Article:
Posted in Teaching, Writing

ENG 111: Matters of Style

This blog post presents information about last week’s cyber incident at GTCC, but that isn’t the main purpose of the post. Instead, I’ve chosen to return to the news coverage of the event as an opportunity to examine some of the differences between newspaper style, often AP (Associated Press), and MLA (Modern Language Association) style, used in many sections of English 111 and other courses in the humanities.

Capitalization in Titles

Notice that only the first word of the headline is capitalized. Many news publications capitalize only the first word and proper nouns (names) in titles. In MLA style, all of the words in a title are capitalized except articles (aanthe), prepositions, coordinating conjunctions, and the to infinitives—unless the word is first or last in the title or subtitle.

Newspaper style: Network incident forces security closure.

MLA: Network Incident Forces Security Closure.

MLA style includes the serial comma (the comma before and in a series), and in MLA style, no space appears before or after a dash.

AP: In addition, these three technologies — WebAdvisor, Navigate and Financial Self-Service — will not be available until further notice.

MLA: In addition, these three technologies—WebAdvisor, Navigate, and Financial Self-Service—will not be available until further notice.

Signal Phrases with Quotations

In MLA style, quotations are introduced with signal phrases. Dialogue in personal essays is an exception to this rule. You do not have to introduce a line of dialogue in a personal essay, such as a literacy narrative.

Newspaper style: “Out of an abundance of caution, the college took all critical systems offline around 4 p.m. Sunday,” GTCC spokesperson Aleasha Kivett said.

MLA: GTCC spokesperson Aleasha Kivett said: “Out of an abundance of caution, the college took all critical systems offline around 4 p.m. Sunday.”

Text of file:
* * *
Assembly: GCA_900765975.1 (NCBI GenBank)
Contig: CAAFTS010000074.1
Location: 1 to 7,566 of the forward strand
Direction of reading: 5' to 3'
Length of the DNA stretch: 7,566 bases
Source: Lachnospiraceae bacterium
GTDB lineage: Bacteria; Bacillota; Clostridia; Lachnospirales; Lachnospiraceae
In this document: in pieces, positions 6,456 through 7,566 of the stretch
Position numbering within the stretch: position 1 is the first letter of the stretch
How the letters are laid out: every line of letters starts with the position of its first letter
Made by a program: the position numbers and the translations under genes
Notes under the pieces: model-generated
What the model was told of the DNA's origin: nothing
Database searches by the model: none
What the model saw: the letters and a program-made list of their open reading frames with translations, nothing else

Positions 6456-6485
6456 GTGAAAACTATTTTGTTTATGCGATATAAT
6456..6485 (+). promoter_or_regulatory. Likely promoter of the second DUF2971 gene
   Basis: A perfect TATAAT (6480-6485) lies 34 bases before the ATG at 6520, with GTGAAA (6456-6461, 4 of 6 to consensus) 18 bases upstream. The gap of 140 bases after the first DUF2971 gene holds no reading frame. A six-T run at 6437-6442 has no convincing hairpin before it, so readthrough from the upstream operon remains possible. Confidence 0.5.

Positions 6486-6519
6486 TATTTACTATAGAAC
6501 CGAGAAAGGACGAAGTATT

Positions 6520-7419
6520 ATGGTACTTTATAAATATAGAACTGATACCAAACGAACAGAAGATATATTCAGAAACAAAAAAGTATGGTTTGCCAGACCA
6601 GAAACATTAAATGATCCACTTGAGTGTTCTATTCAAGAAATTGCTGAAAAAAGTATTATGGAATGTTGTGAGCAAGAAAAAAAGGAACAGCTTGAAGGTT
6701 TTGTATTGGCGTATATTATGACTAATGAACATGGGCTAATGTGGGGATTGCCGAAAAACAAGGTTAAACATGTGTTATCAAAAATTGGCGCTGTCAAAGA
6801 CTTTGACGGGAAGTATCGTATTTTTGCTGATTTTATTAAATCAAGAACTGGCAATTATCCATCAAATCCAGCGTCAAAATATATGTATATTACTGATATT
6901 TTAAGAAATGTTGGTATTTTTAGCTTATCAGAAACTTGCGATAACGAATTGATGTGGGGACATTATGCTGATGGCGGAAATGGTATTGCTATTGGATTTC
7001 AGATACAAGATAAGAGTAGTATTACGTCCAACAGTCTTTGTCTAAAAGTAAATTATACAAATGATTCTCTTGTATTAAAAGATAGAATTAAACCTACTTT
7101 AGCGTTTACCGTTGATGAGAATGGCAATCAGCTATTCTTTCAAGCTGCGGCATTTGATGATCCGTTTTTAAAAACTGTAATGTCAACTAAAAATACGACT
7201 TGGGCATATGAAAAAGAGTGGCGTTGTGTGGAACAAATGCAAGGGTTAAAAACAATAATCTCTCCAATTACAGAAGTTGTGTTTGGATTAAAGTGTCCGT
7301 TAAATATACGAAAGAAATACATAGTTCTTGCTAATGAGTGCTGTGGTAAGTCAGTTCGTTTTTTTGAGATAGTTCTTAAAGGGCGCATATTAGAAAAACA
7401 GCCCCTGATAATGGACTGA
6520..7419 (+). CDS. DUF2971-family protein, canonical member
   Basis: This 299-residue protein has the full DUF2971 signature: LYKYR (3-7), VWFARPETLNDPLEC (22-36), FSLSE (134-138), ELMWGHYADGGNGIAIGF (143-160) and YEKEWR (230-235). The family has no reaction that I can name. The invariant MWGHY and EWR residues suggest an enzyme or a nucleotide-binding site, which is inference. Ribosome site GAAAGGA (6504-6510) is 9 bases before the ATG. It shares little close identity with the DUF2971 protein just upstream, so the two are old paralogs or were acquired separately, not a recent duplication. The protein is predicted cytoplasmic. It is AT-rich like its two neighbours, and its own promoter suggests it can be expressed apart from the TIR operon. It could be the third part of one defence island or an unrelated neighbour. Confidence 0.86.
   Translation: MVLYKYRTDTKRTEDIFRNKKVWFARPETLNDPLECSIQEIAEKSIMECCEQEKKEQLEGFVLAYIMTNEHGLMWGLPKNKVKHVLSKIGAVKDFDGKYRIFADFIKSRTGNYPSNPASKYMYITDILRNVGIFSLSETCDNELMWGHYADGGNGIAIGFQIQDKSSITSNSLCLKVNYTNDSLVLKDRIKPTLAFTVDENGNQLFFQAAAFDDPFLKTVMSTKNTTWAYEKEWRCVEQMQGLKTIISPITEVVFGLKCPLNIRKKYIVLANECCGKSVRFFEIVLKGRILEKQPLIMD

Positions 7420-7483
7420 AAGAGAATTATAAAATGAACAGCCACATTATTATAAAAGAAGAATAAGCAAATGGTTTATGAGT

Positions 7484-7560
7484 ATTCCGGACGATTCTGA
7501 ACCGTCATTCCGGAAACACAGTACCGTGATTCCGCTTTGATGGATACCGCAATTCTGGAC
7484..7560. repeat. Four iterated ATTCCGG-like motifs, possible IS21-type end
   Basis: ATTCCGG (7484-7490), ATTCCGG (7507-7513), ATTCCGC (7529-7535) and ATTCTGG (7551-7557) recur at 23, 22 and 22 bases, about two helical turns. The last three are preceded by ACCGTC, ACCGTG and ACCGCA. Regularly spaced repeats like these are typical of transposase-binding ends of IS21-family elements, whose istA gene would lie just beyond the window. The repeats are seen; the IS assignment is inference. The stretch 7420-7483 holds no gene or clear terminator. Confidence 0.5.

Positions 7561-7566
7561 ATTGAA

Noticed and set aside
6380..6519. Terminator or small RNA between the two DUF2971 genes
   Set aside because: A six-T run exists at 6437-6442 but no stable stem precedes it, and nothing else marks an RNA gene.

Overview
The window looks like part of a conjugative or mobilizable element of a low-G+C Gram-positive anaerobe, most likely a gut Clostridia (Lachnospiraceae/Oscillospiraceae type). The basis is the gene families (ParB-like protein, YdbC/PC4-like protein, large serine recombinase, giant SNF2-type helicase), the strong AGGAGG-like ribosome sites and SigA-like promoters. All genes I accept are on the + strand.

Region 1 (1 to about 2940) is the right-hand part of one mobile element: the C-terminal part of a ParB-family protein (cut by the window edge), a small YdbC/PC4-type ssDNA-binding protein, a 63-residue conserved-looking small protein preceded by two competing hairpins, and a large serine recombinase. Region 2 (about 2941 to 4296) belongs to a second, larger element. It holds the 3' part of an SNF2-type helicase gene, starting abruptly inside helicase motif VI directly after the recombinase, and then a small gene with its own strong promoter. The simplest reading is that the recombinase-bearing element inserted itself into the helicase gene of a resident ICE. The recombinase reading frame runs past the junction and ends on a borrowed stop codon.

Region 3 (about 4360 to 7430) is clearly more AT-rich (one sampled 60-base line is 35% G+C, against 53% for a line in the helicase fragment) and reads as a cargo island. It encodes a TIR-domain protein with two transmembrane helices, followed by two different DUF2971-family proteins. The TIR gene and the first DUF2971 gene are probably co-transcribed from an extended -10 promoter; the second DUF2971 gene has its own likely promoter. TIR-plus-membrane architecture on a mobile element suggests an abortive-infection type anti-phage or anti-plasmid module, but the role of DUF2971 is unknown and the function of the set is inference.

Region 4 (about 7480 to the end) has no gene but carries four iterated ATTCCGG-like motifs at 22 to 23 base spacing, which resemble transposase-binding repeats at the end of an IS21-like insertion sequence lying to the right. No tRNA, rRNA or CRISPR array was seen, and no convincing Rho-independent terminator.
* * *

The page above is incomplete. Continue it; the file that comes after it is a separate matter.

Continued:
For more on these MLA matters of style, see A Writer’s Reference.

  • capitalization in titles (396)
  • dashes (285)
  • serial commas (260-61)
  • signal phrases with quotations (377-78)

Posted in Reading, Teaching, Writing

ENG 011/111: Educated, Chapters 25-28

Reading your textual analyses demonstrated that an exercise in integrating quotations would be a valuable follow-up assignment. In academic writing, sentences never begin with quotations. Instead, they’re introduced with signal phrases, such as these:

  • According to Tara Westover,
  • Tara Westover writes that
  • In Westover’s words,

As an example for the comment you will post this week, I have turned back to the comment that Madison wrote last week. First, here is her comment as it appears word for word:

Deep down, past her internal struggle of accepting vulnerability, Westover realizes that she, too, has her own voice. This is revealed in her conflicting journal entries where she writes about a violent event involving Shawn assaulting her and her uncertainty about what to think about it. She bounces back and forth between reasoning that the attack was her fault and Shawn being in the wrong. Her doubt is disclosed as a turning point in the perceiving of her thoughts compared to her family’s.

Here’s my revised version, which introduces three lines from the end of the chapter:

Deep down, past her internal struggle of accepting vulnerability, Westover realizes that she, too, has her own voice. This is revealed in her conflicting journal entries where she writes about a violent event involving Shawn assaulting her and her uncertainty about what to think about it. She bounces back and forth between reasoning that the attack was her fault and Shawn being in the wrong. Readers witness her predicament as she reflects on her journal entries. In Westover’s words, “[t]he second entry would not obscure the words of the first. Both would remain, my memories set down alongside his. There was a boldness in not editing for consistency” (197). The bold act of writing her own memory to counter Shawn’s serves as a turning point, a place where her perceptions diverge from her family’s.

What I’ve done with Madison’s comment is what I’m asking you to do with your own response to a passage in our reading for this week.

Directions

  1. Write a short response to a passage in Chapter 25, 26, 27, or 28 of Educated.
  2. Include in your response a short quotation with a signal phrase and a parenthetical citation.
  3. If you name Westover in the signal phrase, include only the page number (216).
  4. If you do not name Westover in the signal phrase, include her last name (Westover 216). Note that there’s no comma or page abbreviation.
  5. Post your comment/reply no later than 5 p.m. on Wednesday, April 8.

For more information on signal phrases, see The Norton Field Guide to Writing and (551-57) and OWL‘s Signal and Lead-in Phrases page.

Remember to check your CVCC email and Blackboard regularly for updates and assignments.

Works Cited

Seagle, Madison. Comment on “ENG 011/111: Educated, Chapter 22.” Jane Lucas, 31 Mar. 2020, 11:36 a.m., https://janelucas.com/2020/03/30/eng-011-101-educated-chapter-22/#comments. Accessed 6 Apr. 2020.

Westover, Tara. Educated. Random House, 2018.